There are a lot of messages that a person communicates besides with the words that they say. If you pay attention, their body language can be a significant source of information.
However, if you’d really like to have the master list of what all the possible nonverbal body languages signs (eye contact, crossed arms, slouching, etc.) may mean, I’m afraid you’re out of luck. Most “answers” and generalizations are just not true.
People act differently and communicate differently based on a lot of things, not only what they are feeling at the moment. Not that there is not good information in those nonverbal signals, there is just not one list of the “right” answers that apply to every person in every situation. Here’s a few examples:
- Lack of eye contact means they are lying. Well, the amount and nature of eye contact can be telling, but the exact moment it breaks may not be significant.
- Folding arms means defensiveness. Maybe. Or maybe they are getting comfortable, or thinking, or relaxed. I’ve personally seen them all, and done them all.
- Tone of voice is not the same for everyone. Some people use tone to their advantage. Others purposely avoid changes in tone and pitch. Others have their natural tone that follows them everywhere.
- Squaring up to you. Might mean they are becoming aggressive or simply interested.
- Feet/shoulders away from you. They could be getting comfortable or disinterested.
- Nodding. I’ve always said that when the employee nods, it means nothing. They are probably just trying to get you to stop talking because you believe they agree. They may want you to stop talking because they are confused, bored, uninterested, or just have other priorities at the moment. A nog can also indicate agreement, politeness, “Go away!”, or “I get it!”
- Hands closed. They could be withholding information or maybe they just naturally sit that way.
- Leaning forward could mean aggressiveness or disinterest.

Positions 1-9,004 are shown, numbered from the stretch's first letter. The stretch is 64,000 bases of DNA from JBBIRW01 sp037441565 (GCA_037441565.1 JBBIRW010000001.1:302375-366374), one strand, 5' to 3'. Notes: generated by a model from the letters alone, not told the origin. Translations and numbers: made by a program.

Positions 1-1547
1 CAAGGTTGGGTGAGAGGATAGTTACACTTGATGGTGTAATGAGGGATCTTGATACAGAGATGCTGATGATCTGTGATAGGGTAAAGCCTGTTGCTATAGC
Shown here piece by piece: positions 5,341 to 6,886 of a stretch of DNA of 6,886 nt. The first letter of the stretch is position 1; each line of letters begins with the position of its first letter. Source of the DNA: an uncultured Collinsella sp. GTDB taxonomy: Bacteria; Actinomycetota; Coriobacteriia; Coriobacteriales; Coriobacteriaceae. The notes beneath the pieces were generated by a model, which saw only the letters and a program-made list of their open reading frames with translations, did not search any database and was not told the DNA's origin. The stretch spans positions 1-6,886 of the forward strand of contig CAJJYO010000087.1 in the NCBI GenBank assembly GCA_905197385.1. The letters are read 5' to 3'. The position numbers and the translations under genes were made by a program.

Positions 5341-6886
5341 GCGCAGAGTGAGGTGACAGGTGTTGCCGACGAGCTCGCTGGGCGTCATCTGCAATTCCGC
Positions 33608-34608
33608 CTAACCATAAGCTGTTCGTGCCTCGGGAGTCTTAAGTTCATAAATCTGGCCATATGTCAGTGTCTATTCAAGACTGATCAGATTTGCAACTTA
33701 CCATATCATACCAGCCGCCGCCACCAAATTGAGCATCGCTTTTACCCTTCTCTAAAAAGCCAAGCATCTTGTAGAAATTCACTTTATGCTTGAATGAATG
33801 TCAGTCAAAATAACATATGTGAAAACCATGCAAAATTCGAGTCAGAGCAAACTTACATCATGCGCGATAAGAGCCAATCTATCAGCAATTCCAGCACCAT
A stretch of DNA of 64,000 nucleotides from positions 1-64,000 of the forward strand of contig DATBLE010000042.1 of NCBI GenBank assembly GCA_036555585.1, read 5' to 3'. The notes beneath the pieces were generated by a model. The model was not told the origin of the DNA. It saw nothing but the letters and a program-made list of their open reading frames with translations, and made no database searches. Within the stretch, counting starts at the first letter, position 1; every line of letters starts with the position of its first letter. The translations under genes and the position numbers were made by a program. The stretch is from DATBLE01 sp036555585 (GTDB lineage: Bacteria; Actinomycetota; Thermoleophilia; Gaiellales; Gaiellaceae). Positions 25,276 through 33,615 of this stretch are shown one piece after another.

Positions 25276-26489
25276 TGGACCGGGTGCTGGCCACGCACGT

- Leaning back could mean they are thinking or they are disengaged.
Keep in mind that you can think about four times faster than someone naturally speaks. That is why it is so hard to listen. Your brain has so much excess capacity. Therefore, when you speaking to someone, what they do nonverbally may or may not be directly related to the conversation.
What can nonverbal communication tell you? Most importantly, nonverbal communication patterns must be learned.
What are the common patterns for the people with whom you are communicating? What makes them change? How do they hold themselves most of the time? How do they feel most of the time?
- Are they often nervous and defensive? Then a change in body language may mean you are relieving their stress and opening up dialog. That’s a good thing.
- If they are often participative and productive, a change in body language may mean you have said or done something that has closed the conversation and lost their buy-in. That needs to be addressed.
Determine what triggers them to change tone, posture, eye contact and movements and decide if that change is a good thing. Then, you can adjust your communication in the moment based on their body language and achieve your desired results from the conversation.
And, by the way, words are important too, so brush up on your listening skills, and spend more than 25% of your energy listening to the words in order to gain insight on the entire communication message that the other person is saying!